Connect with us


African Entrepreneur with Feyi Olunuga: Perseverance Doesn’t Make Success

Avatar photo



Feyi OlunugaIt’s the start of the year and many of us are reviewing our business performance in 2018 and charting the course for the new year.

What products will we continue to offer?

What new products or services are we taking to market?

Doing my research for this article, I considered the opposite perspective of what the title of this article communicates. I found a lot of content about how perseverance is the key to success, ‘there is no success without perseverance’, ‘perseverance is a major key to a life of success’. In the last few years, there has been a significant increase in the promotion of motivation for success material, or perhaps I have just become more aware of it; and a lot of content motivates the reader to keep at it, keep pushing, just persevere. My goal here is not to throw the value of perseverance out the window, but to share a perspective that I have realised: perseverance is not what it takes to be successful.

Let’s define ‘persevere’:

To persevere means to continue in a course of action even in the face of difficulty or with little or no indication of success.

(Source: Google Dictionary)

Insight should be the cornerstone of innovation.

Few companies have become successful exactly as their founders had envisioned in the beginning. Just about every successful technology company you have heard of has pivoted – innovated. For instance, Youtube was initially set up as a video based dating website where users upload their video profiles with the hope to attract an ideal partner. Twitter was a podcasting network named Odeo. Android was founded in 2003 with the intention of building an operating system for cameras.  Instagram was called Burbn and the app had a mix of checking in (like Foursquare) and gaming functions.

Sidebar: Learning that Instagram was once called Burbn dissipated the pressure I had been feeling to come up with the perfect name for a project I have been working on.

One of the sure ways you can achieve exponential organic growth is through word of mouth, and a sure way you can get word of mouth is to truly delight your customers. And the best way to truly delight your customers is to understand them and deliver a product that meets their needs, tends to their wants and appeals to desires they didn’t even know they had. It is not advisable to persevere on a path that has yielded little or no success, but seek the above for your customers, because that right there, is the sweet spot were success materializes.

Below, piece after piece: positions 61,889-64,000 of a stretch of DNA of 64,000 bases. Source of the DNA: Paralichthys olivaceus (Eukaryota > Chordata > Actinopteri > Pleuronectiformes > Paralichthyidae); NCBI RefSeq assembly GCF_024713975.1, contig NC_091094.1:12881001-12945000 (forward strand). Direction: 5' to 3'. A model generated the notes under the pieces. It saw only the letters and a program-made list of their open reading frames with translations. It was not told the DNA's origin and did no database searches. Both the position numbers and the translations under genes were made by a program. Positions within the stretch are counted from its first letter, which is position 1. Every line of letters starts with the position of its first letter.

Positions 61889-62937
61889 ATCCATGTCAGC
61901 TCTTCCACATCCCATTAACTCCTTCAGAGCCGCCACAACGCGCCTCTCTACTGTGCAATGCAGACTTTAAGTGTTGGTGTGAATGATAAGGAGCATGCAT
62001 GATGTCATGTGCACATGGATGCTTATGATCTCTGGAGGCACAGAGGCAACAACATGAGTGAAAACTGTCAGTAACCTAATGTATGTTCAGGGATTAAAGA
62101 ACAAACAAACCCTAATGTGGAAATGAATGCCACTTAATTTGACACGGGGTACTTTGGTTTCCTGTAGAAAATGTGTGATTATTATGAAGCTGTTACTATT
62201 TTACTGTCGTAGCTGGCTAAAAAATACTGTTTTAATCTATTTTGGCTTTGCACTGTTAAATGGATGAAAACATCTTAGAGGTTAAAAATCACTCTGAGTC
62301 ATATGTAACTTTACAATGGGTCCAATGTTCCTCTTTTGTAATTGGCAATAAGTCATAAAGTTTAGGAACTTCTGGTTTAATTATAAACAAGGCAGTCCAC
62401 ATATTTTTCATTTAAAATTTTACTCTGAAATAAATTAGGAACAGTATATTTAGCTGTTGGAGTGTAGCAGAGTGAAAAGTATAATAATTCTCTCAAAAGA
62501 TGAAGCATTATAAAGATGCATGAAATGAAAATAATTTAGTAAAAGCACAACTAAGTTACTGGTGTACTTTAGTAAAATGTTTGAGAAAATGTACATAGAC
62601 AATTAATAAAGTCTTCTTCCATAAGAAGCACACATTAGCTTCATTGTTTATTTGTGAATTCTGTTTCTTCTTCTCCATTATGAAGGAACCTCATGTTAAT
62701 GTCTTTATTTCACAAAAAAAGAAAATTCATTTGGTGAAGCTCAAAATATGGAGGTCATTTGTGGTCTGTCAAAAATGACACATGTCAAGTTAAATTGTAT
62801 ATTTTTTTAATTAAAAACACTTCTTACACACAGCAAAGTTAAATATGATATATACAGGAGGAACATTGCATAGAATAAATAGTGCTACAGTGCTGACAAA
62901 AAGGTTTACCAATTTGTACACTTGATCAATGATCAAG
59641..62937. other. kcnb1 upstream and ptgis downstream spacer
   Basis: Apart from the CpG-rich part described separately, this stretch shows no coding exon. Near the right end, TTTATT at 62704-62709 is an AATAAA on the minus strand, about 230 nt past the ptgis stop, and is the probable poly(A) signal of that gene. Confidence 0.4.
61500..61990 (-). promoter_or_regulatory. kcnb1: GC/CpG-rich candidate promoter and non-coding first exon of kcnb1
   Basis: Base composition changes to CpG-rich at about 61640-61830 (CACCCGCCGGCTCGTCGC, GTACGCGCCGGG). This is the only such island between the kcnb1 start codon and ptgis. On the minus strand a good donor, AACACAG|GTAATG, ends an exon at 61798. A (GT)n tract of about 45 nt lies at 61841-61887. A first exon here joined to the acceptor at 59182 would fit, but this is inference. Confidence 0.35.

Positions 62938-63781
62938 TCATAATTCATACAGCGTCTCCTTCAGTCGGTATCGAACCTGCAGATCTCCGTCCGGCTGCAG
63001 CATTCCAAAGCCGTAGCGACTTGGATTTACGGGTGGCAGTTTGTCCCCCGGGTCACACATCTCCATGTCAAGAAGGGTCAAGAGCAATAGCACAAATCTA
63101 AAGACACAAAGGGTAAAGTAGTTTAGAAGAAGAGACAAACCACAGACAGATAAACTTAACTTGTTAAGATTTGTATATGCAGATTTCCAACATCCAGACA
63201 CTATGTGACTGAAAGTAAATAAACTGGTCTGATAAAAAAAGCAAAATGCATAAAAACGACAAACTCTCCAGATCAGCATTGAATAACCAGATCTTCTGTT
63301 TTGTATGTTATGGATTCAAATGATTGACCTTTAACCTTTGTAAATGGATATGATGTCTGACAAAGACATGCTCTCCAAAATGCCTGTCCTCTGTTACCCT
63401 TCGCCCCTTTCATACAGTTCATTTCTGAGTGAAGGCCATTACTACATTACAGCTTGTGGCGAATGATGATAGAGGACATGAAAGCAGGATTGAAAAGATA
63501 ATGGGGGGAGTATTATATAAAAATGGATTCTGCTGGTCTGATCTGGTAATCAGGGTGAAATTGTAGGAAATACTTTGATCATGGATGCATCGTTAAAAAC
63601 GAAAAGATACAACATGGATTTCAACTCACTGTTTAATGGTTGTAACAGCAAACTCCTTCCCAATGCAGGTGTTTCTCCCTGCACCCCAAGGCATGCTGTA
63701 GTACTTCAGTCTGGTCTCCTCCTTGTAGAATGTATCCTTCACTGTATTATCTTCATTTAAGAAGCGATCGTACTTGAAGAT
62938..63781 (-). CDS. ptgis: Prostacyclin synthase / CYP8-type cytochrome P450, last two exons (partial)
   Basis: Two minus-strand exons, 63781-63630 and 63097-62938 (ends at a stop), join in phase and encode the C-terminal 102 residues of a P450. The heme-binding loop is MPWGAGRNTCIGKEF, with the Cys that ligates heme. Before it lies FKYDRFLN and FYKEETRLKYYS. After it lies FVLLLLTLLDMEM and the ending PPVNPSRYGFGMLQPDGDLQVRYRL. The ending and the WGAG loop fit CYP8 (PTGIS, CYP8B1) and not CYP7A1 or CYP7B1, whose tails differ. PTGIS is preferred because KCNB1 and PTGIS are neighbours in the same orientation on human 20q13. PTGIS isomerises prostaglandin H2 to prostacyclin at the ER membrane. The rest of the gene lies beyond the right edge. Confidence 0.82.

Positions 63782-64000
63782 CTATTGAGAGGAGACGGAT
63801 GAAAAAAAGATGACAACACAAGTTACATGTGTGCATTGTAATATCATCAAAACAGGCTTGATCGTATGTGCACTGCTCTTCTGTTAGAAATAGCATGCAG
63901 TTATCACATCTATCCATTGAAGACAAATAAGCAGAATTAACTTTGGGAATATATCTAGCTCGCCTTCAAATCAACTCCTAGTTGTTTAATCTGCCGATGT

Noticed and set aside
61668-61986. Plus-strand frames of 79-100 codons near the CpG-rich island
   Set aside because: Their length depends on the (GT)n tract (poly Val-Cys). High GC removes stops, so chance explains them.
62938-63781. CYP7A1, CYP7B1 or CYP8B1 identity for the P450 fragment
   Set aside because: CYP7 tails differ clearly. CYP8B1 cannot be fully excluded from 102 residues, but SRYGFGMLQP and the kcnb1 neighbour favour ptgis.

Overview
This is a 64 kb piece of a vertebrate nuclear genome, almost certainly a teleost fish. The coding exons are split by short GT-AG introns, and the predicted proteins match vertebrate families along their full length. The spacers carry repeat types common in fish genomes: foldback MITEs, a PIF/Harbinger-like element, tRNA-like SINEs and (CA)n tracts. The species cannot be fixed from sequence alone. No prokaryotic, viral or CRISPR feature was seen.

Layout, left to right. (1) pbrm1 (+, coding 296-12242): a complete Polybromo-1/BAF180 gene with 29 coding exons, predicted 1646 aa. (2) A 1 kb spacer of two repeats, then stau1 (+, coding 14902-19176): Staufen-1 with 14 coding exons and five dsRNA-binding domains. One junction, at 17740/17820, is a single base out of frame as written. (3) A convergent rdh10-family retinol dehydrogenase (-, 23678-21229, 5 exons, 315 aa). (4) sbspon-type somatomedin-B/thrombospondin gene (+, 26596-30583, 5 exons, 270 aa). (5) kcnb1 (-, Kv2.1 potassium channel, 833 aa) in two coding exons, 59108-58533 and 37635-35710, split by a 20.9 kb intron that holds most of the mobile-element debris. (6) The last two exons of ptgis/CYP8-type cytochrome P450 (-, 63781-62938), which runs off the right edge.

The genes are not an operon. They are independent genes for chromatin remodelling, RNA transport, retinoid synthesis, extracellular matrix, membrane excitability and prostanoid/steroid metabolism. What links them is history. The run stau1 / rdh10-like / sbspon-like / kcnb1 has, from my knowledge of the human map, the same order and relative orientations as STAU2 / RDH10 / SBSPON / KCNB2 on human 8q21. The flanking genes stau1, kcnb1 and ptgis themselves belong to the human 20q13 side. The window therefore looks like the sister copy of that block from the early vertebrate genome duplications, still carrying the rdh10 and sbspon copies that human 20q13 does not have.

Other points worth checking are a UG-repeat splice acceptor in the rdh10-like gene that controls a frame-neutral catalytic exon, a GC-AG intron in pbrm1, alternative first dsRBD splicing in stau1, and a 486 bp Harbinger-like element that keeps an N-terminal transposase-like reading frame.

Product – Market Fit
To find a solution you need to understand the problem. Every problem has a solution but not every solution solves a problem. Business is about opportunity – problems bring opportunities not failure. A lot of this motivational talks has made us think that surviving failure and still persevering on the same path is in itself success. No, it is about seeing the new opportunities you can now identify from the market insight you have gained and then creating products that capitalize on those opportunities.

How do you assess your product market fit?

Form your hypothesis: Who is your customer, what is their problem, how do you want to fix it?

Choose a testing method: Talk to your target audience and build a minimum viable product, deliver it to them and test how good it is at solving the problem you identified.

Analyse your results: KISS – which stands for, Keep it Simple, Stupid – should be your guideline here. What signals will indicate that the solution you have built is effective as solving the problem? It is more effective when you set the threshold for viability before you start testing.

Here’s an example: I want to sell colourful net bags for supermarkets to bag fruits for display, because I believe that colourful net bags will attract customers in the supermarket.  I will test this by selecting 10 supermarkets and supplying them with colourful net bags for a weekend. If there is an increase in sales from the previous weekend by at least 25% – all things being equal – it will be viable for supermarkets to purchase our net bags.

Please note: The threshold you use for statistically significance will depend on your understanding of the business and context you are operating within.

The Big Mistake We Make
The value hypothesis of your business is the what, who and how. Yes, many people answer these questions in their business plan; but this supposition is not proven till you have confirmed these through successful sales. Only once you’ve proven your value hypothesis should you start to explore your growth hypothesis. That is, how you cost effectively acquire your customers. A big mistake we make as entrepreneurs is focusing on growth before we’ve proven our value hypothesis. Using the example above, if I shift my focus to getting 100 supermarkets onboard by July 2019 before I have established that these 10 supermarkets are truly delighted by the results my solution has delivered I will be putting the cart before the horse.

Shiny Object Syndrome (SOS)
This is a disease of distraction; the same qualities that make entrepreneurs unique are what makes us susceptible to this. We see problems everywhere and our minds are constantly creating solutions. We are motivated and want new technology and new innovations. How is this relevant to our discussion? Some of us have the opposite problem: we don’t spend enough time on any one project/product  before jumping to others. How do you strike a balance? How do you know when to let go or persist? I found asking myself these questions here have often led me in the right direction.

Are your answers are mostly yes, persist. Are your answers are mostly no, it may be time to move on to your next opportunity.

If you are looking to start a business in 2019, read my article on start up here.

Happy New Year!

Star Features